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Barclays Banker Prevails: Son's School Will Be Drag-Show Friendly Zone

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Back in November, former Lehman Brothers head of investment banking/current Barclays employee of the same title Hugh "Skip" McGee wrote a tear-stained letter to his son's boarding school. The Skipper had held his tongue until then, but no longer could he sit by and watch as he flushed thousands of dollars down the toilet each year so the fruit of his loins could have his mind poisoned by the hippies (and what he's pretty sure are lesbians) running that place. In his note, Baby Huey laid out three reasons for his anger:
1. The school made a bunch of high school boys very upset (not just upset, "humiliated") when it wouldn't let them dress in drag for a pep rally.
2. Something about "a gay female coach" (Skip's original draft: "fucking dyke") who favors girl sports.
3. (The pièce de résistance:) History teacher Leslie Lovett, who injects her 'leftist invective' in the curriculum and said mean, hurtful things about investment bankers, particularly those working for Lehman and Barclays, and made Skippy's son cry. Luckily, Skip Jr. wiped his eyes, stood up to Ms. Lovett and said, you are wrong about my dad! He wanted to save Lehman. He wanted to save Lehman so bad!
For all those reasons (and more, which the Skip didn't even want to get into), he called for the dismissal of Upper School Principal Michael Saltman (THIS IS THE PRICK WHO WOULDN'T LET THE DRAG SHOW GO ON), Headmaster Donald North and the teacher, Leslie Lovett. And this week? Success! Kind of! Saltman has "resigned," and the next generation of McGees can wear dresses without worrying some lefty is going to ruin their good time. All members of the Barclays community are invited to meet in the lobby promptly at 3 to celebrate this momentous occasion. Shareholders, come along, too. You're gonna wanna get a load of who's working ya.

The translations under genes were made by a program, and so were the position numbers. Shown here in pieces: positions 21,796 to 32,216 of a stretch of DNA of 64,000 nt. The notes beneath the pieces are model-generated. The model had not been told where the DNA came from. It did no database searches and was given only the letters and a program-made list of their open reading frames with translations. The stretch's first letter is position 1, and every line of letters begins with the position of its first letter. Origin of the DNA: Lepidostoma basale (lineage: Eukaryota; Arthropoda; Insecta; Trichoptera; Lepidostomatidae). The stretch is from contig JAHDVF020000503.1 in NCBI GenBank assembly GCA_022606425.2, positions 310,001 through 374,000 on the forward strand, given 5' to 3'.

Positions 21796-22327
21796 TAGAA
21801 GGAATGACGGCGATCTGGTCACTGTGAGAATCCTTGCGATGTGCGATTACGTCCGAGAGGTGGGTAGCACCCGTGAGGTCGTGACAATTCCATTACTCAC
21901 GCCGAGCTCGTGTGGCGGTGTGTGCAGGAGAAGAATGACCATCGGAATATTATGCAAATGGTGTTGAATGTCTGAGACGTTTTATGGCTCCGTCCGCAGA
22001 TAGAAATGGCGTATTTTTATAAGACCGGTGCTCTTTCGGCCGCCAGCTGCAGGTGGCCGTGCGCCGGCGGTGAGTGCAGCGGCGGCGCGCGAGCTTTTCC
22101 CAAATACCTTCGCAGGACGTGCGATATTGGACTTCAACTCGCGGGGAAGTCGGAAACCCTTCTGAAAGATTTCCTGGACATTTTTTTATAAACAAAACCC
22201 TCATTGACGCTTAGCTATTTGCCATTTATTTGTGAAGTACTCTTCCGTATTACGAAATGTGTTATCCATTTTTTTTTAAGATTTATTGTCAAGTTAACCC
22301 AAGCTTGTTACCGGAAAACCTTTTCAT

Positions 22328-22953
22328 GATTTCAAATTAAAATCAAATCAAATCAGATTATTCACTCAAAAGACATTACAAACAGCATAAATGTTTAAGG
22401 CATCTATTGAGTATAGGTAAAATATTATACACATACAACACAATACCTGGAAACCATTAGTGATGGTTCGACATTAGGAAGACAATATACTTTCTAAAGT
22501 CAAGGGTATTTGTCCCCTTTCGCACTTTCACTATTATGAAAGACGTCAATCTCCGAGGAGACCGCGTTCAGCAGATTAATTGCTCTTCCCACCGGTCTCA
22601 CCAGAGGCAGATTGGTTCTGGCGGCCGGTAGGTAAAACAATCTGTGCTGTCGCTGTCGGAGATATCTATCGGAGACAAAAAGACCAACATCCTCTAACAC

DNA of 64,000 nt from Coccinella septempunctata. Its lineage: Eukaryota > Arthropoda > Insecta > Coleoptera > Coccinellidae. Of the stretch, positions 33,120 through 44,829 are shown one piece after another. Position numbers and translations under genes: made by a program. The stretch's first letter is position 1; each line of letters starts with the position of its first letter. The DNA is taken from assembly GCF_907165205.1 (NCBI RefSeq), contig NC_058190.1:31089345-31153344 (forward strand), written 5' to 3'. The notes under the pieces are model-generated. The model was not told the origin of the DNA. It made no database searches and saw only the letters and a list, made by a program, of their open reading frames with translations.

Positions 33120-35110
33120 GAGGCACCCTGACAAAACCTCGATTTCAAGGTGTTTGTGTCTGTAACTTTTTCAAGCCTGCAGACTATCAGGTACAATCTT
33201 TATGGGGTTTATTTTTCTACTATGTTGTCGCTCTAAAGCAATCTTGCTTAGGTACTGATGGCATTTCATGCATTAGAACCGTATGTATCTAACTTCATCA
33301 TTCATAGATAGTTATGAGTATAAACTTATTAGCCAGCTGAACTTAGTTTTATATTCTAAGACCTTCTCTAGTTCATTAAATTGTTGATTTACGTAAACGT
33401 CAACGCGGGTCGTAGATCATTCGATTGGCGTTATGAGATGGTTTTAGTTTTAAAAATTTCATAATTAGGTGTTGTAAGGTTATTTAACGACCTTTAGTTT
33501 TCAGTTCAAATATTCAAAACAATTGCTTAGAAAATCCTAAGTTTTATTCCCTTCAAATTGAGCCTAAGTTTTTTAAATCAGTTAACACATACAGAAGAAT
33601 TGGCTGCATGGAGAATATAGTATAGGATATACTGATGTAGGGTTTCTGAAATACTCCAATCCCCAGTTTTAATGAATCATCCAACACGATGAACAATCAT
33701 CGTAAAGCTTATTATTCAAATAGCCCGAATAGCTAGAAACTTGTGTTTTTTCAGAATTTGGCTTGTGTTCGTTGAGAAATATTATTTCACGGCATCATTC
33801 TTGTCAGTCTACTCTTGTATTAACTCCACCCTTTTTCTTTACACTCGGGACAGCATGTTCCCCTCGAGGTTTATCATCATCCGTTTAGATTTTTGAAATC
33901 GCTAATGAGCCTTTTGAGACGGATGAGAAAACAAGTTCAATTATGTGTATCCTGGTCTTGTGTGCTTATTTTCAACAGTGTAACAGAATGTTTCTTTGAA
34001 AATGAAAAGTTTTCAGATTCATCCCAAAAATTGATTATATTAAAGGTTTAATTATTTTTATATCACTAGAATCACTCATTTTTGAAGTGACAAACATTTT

From: Don North
Date: January 27, 2010 2:54:17 PM EST
Subject: Kinkaid POLD
Dear Parents:
I write with news about recent decisions by two valued members of
Kinkaid's administrative leadership team.
This week, Upper School Principal Mickey Saltman announced his
decision to retire at the end of the current school year. While I had
hoped Mr. Saltman would return to Kinkaid for the coming school year,
I respect his decision fully. Mickey Saltman has served Kinkaid with
great distinction for twelve years, and his career in
education-first (and always) as a teacher, then as a department
chair, and finally as a principal at two first-rate independent
schools-spans nearly fifty years. At Kinkaid, he has led a superb
faculty with skill, wisdom, and an unwavering commitment to
excellence, and he has served as a wonderful role model for our
Additionally, Cindy Gough recently announced her decision to resign
from her position as Director of Physical Education, Athletics, and
Wellness effective at the end of the current school year. Ms. Gough
has provided strong, energetic, and thoroughly positive leadership to
the school over the last four years, contributing significantly to the
Department and to the school, and all of us are deeply grateful to Ms.
Gough. We will miss her very much, and we wish her well in the future.
I know in the coming weeks and months you will join the Kinkaid Board
of Trustees and my colleagues on the faculty and staff in expressing
thanks to both Cindy Gough and Mickey Saltman for the exceptional
leadership they have provided Kinkaid.
Don North


Ex-Barclays Exec Who Went To War Over High School Pep Rally Strikes Out On His Own

Hugh Skip "This is NOT just about a pep rally" McGee III is back.

Barclays Chief Understands Not Everyone At The Bank Will Be Comfortable Complying With New Company Policy That Dictates They Follow The Law

Earlier today, Barclays chief Anthony Jenkins sent out a memo to employees informing them that moving forward, there'd be a new way of doing things 'round the bank. Namely, that whereas during his predecessor's tenure, manipulating interest rates and engaging in other forms of criminal activity was acceptable, such things would no longer fly. And not in a "this sort of thing is now frowned upon" way but in a "you actually can't do this anymore/if that presents a problem for you than clean out your desk and leave" way. Aware that change can be very difficult, that it often causes great anxiety, and that many will be initially resistant, Jenkins chose to take 1,479 words to get his message across, taking the time to acknowledge not everyone will be on board with acting "fairly, ethically and honestly," rather than writing: "Hey, we have a new policy called 'not doing illegal shit.' It's a little unorthodox and it may not be for everyone, so please take some time to think it over. If it's not for you, we wish you good luck in your future endeavors."

Barclays Junior Banker Tries Hand At Comedy In Email To Summer Interns

We're going to see a lot of these in the next few weeks.